Universal Power Adapters: How Do They Work?
Universal power adapters are unlike the power adapter that ships with your notebook. The most obvious difference is that the aftermarket adapters include a variety of tips. Each tip has a unique fitting to accommodate as many manufacturers' hardware as possible. Vendors use a range of voltages, and varied sizes help prevent connectivity between incompatible components.
Even within a single brand you'll find notebooks that use different voltages and plug sizes. For example, Dell has a standard plug size, but the Inspiron Minis don't follow it.
Here's another difference: the stock power adapter that ships with your notebook supplies voltage at a fixed setting. This is not the case with universal power adapters. In order to satisfy the multiple voltages required of different devices, they must be capable of outputting different voltages as well.
The switching mechanism is in the tips. Inside any given tip, there is a sense resistor that has variable resistance to the current supplied by the power adapter. This resistor drops the voltage as the current crosses its path. The small voltage drops are then fed to a simple comparator circuit, which then is used to further control the DC output from the power supply.
|Tip # (Targus)||Voltage||Pin 1-3 resistance (kΩ)||Pin 1-4 resistance (kΩ)||Connector ID (mm)||Connector OD (mm)||Connector length (mm)||Systems|
|L105||16.5||13.9||168||2.5||5.5||11.1||IBM (older T4X connector)|
If you take measurements from the tips themselves, you'll notice the difference in resistance output. Pins 1 and 2 supply power to the computer, and we've numbered the pins from the center pin in the connector. Pin 1 is negative and pin 2 is positive. These measurements are unique to the tips, not the adapter.
With the technical explanation out of the way, let's compare three universal power adapters.
That seems unusual. In my house we have 3 different laptops spanning 6 year purchase dates and they all have the exact same plug. Two of the laptops are Latitudes and the other is a Studio XPS. The only difference is that the Studio XPS came with a 130 watt adapter as opposed to 65 watt adapters for the Latitudes. So no gaming with that machine while plugged into the 65 watt adapters.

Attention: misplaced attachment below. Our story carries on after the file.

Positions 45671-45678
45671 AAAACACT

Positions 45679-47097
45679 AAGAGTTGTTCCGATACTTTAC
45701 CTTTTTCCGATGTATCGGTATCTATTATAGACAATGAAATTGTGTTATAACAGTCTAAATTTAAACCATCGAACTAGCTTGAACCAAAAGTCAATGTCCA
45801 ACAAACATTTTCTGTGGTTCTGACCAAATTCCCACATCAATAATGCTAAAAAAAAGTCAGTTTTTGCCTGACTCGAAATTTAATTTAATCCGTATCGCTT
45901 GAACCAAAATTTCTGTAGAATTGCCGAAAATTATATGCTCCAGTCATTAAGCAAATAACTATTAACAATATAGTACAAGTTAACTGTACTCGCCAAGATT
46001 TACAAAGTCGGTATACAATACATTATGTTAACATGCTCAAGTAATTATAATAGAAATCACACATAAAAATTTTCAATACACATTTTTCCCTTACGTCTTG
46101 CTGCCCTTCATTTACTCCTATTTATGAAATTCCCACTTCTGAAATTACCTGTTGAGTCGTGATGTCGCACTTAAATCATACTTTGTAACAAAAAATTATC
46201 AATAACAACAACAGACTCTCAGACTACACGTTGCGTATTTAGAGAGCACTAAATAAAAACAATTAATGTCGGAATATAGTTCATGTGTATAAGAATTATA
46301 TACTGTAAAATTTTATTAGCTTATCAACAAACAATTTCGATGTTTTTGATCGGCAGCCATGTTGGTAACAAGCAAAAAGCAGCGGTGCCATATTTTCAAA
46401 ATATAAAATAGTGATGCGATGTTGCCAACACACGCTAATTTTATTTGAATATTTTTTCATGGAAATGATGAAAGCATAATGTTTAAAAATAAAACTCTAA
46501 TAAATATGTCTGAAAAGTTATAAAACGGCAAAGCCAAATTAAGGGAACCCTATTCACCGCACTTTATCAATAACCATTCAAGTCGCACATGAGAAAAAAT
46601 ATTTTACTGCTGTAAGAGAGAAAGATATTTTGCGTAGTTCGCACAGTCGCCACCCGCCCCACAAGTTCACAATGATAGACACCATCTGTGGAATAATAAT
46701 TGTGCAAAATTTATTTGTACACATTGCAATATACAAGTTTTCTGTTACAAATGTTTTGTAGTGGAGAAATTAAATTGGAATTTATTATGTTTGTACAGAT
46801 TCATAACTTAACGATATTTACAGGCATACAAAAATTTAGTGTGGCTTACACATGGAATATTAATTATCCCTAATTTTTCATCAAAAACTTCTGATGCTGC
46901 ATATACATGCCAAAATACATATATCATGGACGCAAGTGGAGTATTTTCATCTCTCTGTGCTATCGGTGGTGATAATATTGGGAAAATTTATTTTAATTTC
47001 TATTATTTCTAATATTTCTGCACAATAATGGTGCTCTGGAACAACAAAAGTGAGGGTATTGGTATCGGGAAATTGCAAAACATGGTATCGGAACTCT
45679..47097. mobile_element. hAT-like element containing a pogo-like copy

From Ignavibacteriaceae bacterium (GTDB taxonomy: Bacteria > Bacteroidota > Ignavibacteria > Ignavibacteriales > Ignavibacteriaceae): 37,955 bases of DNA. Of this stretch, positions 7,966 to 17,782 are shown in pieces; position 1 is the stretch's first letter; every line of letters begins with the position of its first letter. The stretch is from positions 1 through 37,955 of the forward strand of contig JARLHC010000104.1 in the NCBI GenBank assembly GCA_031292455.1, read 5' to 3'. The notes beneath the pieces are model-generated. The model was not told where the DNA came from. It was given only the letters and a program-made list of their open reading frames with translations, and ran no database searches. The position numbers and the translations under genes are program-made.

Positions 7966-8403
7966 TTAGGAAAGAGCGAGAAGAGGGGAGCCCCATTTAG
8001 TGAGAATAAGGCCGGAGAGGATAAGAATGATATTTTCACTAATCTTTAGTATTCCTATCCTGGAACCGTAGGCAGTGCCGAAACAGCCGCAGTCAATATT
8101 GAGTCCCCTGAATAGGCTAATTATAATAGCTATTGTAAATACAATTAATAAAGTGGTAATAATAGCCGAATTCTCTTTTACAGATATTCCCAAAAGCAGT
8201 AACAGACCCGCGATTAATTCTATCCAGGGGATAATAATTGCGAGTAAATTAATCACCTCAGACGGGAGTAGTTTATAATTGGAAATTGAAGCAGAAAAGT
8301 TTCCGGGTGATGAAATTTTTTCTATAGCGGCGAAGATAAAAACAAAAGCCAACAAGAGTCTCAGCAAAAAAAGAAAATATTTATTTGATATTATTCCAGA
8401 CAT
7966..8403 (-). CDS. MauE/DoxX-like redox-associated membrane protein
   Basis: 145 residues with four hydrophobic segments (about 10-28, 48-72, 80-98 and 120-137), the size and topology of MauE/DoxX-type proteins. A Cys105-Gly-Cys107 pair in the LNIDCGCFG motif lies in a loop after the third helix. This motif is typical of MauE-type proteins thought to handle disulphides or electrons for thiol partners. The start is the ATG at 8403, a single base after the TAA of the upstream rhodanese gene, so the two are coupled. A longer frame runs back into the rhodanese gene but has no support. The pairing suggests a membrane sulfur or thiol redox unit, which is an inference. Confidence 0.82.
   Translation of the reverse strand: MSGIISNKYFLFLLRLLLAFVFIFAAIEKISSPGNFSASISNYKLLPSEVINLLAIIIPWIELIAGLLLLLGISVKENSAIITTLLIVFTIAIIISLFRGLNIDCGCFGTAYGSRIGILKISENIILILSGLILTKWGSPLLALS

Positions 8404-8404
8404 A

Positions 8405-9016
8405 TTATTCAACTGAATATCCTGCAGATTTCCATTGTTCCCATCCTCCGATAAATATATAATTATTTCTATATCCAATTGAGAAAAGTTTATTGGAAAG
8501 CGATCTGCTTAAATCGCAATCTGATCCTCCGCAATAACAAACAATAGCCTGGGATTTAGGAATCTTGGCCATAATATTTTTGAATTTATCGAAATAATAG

Actually this sort of standard DOES exist in Europe for smart phones and cell phones, I'm not sure if it includes laptop or netbooks but it might. I'll have to search around.
It seems the bottom line today is buy the OEM adapters if you want to play it safe.
come on Toms, get the BD benchies out already.
So that $800 laptop then requires another $270 to run after 3 years? And this is assuming you don't drop the thing, or break it through normal wear and tear. And laptops do not age as gracefully as desktops because they are generally crap hardware to begin with. Much better to stick with a $300 laptop, and a decent desktop. The desktop will keep up with the times longer and will have less maintenance, while the laptop can be swapped out when need be.
Instead of buying a new Lithium-Ion batt (that would only last about another 2 years anyway), I just use a 12V 7.2Ah Lead Acid connected to the PSU input when I don't have access to a mains supply for an extended period (e.g. on long train journey).
It works cos the PSU output voltage is 15V so 12V is close enough.